Like last quarter, the seminars will be held on Wednesdays from 3:30-4:20 p.m. in Anderson 223. We’ll also have a casual reception in the Forest Club Room after three of the talks—January 7, February 4 and March 11—so mark your calendars for the talks below and come out as often as you can!

Week 1: January 7
“Greening deserts for health and well-being: An interdisciplinary design program.”
Professor Susan Bolton

Week 2: January 14
“Restoration resources in the School of Environmental and Forest Sciences”
Professor Kern Ewing

Week 3: January 21
“Synergies, feedbacks and tipping points: Mountain pine beetle’s rapid range expansion threatens invasion of North American boreal pine forests”
Professor Allan Carroll
Director, Forest Sciences Program
Department of Forest & Conservation Sciences
University of British Columbia

Week 4: January 28
“Novel feedstocks for fuels and chemicals production: Technology, economics and environmental sustainability”
Professor Renata Bura

Week 5: February 4
“Interaction Pattern Design for urban sustainability”
Professor Peter Kahn

Week 6: February 11
“Understanding species interactions to improve wildlife conservation and management”
Laura Prugh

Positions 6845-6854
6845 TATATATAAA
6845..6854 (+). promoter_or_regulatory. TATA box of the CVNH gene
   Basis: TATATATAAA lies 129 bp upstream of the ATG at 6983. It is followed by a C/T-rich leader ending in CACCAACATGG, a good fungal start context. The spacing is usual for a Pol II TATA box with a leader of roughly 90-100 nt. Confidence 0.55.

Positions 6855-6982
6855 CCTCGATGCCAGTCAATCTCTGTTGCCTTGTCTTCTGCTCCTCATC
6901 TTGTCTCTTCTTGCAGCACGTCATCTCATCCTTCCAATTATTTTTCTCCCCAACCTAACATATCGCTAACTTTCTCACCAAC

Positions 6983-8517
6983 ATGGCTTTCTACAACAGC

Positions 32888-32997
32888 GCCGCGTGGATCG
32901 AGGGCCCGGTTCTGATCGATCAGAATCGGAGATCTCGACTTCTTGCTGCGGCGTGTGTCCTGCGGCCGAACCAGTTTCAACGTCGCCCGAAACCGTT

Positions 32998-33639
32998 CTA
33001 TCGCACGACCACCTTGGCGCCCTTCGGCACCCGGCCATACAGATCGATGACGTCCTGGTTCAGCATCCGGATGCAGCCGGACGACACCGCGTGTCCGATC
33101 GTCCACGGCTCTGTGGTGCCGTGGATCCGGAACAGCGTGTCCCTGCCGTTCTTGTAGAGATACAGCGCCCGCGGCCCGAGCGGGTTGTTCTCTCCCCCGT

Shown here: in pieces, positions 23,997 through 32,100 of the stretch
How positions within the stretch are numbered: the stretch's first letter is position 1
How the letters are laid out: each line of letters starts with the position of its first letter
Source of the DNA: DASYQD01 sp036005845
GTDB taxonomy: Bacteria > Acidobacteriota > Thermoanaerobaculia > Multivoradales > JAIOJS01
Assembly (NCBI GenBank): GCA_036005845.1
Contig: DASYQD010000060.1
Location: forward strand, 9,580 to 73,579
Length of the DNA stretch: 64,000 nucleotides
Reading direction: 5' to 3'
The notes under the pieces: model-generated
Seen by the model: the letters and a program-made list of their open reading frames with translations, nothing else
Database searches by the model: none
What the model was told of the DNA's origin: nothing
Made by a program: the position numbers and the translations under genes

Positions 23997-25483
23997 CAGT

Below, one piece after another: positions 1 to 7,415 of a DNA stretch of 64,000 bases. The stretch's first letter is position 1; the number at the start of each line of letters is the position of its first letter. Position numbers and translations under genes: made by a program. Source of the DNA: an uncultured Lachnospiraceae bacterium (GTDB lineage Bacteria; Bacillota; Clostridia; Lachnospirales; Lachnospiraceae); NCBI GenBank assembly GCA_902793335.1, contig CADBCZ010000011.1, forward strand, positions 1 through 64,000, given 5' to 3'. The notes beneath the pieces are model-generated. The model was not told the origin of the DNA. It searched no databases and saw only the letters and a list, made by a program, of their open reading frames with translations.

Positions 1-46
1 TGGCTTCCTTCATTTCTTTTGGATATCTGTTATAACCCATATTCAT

Week 7: February 18
“Moving beyond just population size: advances in abundance and occurrence modeling of wildlife populations”
Beth Gardner

Week 8: February 25
“Adaptive restoration of Western Washington prairies”
Professor Jon Bakker

Week 9: March 4
Talk TBD
Rahel Sollmann
North Carolina State University

Week 10: March 11
Talk TBD
Chris Sutherland
Cornell University

Dissertation Defense: Eric Delvin!

Eric DelvinAs part of a tripleheader coming up tomorrow on Thursday, May 30, Eric Delvin will be defending his dissertation at 2 p.m.: “Restoring Abandoned Agricultural Lands in Puget Lowland Prairies: A New Approach.”

In his official public defense, Delvin will discuss his five years of research, share results of seeding and companion planting experiments of Castillej levisecta, and highlight a research design feature of the project called Staged-Scale Restoration.